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Cosplayer NyuNyu > Costume of Anna (Frozen)

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Special Variation:
Travel Outfit
Year Completed:
Construction Difficulty:
2nd Place in Masters at Phoenix Comicon
Costume worn at:
Amazing Arizona Comic Con 2015
Anime LA 2015
Phoenix Comicon 2014
Permanent Link:
About this Costume
Construction Details:

I used references from the film and parks to program all of the floral designs using Embird software. Then, I saved the files to an embroidery machine and embroidered them directly on the fabric. The difficult part is that some of the larger designs had to be pieced into to 2-3 sections before embroidering.

I started with McCall's M6035 pattern for the blouse, and sewed it out of the wrong side of the stretch satin from JoAnns. It's the only thing I could find in the right color, but it's SO shiny! (great for park version tho!) so I used the wrong side. This pattern runs way huge, so I sized it down and basically just drew out different sleeves. You can't actually see buttons down the front, so I have snaps hidden underneath. I've heard other cosplayers use Velcro, but I keep Velcro as far away from my satin as possible!

If you are smart, you'll make sleeves with a placket, but I was tight on time and did a closed sleeve. It's a little bit hard to get on and off, but the easiest cuff to sew! I made the sleeve a little wider and gathered it in. In the film, her sleeve doesn't look gathered, but it didn't work so well in real life making the sleeve that tight. (again, looks like the park too)

I have a bodice sloper pattern that already fits me - I added on straps to it from Simplicty pattern 5582 (a Renaissance bodice). The bodice is made from black twill, fully self lined and has boning sewn into the seams. I know some cosplayers use velvet, and it's beautiful, but one of my least favorite fabrics to work on. Plus I didn't want to embroider on it! I sewed boning channels into the lining and filled them with plastic boning. I wish I had put more boning channels in. That helps it sit better.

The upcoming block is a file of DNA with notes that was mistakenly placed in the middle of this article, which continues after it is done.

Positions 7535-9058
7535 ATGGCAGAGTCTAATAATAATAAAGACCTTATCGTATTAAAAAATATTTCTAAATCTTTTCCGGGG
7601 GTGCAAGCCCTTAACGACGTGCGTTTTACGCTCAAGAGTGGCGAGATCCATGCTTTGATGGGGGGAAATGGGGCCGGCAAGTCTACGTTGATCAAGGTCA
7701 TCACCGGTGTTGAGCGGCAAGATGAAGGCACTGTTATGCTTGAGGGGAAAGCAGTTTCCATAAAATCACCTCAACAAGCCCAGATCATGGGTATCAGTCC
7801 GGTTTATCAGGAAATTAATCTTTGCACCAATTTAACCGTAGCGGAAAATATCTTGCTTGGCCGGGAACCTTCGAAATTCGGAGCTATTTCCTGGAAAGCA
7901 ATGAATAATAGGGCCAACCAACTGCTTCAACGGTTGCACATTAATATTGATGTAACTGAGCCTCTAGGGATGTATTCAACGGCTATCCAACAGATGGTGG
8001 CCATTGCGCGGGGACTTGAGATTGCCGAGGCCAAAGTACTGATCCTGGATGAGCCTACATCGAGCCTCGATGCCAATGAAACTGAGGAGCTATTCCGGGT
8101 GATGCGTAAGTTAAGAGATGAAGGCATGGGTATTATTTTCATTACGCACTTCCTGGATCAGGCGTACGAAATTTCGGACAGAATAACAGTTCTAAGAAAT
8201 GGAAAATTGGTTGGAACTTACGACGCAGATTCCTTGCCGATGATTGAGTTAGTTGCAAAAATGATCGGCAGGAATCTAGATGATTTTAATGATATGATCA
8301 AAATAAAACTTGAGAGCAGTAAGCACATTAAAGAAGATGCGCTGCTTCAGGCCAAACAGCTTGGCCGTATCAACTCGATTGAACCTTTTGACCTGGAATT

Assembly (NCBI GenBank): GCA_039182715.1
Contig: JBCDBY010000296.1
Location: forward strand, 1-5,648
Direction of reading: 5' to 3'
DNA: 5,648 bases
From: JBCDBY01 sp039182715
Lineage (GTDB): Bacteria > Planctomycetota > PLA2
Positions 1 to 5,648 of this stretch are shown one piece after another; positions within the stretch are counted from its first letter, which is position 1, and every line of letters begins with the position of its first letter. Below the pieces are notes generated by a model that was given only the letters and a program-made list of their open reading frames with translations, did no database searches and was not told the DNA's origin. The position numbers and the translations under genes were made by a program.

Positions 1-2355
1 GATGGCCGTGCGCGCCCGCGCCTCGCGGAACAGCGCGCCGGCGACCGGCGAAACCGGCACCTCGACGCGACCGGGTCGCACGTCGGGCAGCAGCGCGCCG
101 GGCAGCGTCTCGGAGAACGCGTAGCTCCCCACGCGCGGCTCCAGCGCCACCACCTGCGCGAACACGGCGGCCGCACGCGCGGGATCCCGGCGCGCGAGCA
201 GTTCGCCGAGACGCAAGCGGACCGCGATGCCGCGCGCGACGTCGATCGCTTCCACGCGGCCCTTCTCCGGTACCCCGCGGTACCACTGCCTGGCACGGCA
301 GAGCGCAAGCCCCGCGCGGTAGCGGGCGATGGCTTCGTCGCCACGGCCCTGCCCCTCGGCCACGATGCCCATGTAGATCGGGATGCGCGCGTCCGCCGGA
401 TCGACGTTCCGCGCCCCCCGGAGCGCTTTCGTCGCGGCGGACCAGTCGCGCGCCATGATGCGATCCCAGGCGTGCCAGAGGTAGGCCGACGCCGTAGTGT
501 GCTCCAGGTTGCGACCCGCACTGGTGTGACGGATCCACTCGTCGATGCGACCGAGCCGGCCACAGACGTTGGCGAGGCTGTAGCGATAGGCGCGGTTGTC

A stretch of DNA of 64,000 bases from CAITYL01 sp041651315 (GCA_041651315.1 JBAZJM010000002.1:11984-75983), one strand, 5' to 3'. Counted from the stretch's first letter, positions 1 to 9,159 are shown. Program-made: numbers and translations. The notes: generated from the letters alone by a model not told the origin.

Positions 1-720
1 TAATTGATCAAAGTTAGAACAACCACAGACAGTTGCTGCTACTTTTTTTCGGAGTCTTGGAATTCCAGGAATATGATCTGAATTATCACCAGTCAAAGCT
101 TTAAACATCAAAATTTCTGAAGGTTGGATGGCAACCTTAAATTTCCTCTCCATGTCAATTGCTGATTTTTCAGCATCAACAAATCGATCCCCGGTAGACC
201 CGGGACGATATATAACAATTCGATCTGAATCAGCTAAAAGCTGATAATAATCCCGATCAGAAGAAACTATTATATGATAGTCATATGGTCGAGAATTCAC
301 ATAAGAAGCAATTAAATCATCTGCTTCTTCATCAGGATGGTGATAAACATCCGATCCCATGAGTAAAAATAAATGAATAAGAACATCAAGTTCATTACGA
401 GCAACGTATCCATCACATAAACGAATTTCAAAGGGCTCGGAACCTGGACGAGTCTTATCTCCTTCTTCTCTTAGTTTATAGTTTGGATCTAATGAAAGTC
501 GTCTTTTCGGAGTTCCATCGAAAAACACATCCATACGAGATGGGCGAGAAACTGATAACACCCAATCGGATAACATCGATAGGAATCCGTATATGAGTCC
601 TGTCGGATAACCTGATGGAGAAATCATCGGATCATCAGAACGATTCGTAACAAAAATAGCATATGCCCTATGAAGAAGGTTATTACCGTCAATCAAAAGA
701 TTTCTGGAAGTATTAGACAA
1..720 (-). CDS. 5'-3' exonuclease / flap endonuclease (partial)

The bias tape I made all on my own. I found this gorgeous faux silk with a texture to it. First time I made it 3/4" wide...it's a bit too wide, so I'd say go 1/2" or 5/8". I used the stitch-in-the-ditch method for most of it, and hand finished arond the neckline because it has so many curves. Tutorial on how I did the mitered corners coming soon!

The back closes with a zipper. I tried to use an invisible separating zipper (You can get them from thezipperlady.com), but I just couldn't close it by myself, blind. So I used a regular separating zipper, sewn on the same way you sew an invisible. So it's not too noticeable. Each piece had to be hooped and embroidered separately. The design on the front is actually 3 separate ones put together! Lining it up is tricky.


I usd Vogue pattern V8287. I had to hunt it down online since it's out of print, but it's perfect - it already has the 2 pleats in the front and back like Anna's. As best I can tell, there are little knife pleats. I've also seen cosplayers use half circles, and I think that looks great as well, eliminating the bulky side seams. A circle is much too full, in my opinion. I have an invisible zipper hiding in the center back seam as well. (You could also hide it on the side)

I did my math and decided that there were 10 of each design embroidered at the bottom (or at least, that's what works for my skirt) You might choose more or less depending how full your skirt is. I used a ruler and marking pencil to mark the center of each of these designs before hooping and embroidering.

Once I had the skirt and emboridered, I used paper to pattern out the lighter blue trim design. This is trickier than you think because it's curved at the bottom. In hindsight, I would say do this before embroidering and use the scoops as a guide for placing the embroidery. Once patterned, I cut it out of a light blue flannel. I sewed it on and finished the edge by actually sewing the trim to the inside of the skirt and flipping it over. Then I topstitched the top of the blue trim. I finished it with a satin stitch. Make sure to sew slowly and carefully around these curves. Using Heat 'n Bond Lite to hold it in place before sewing helps tremendously.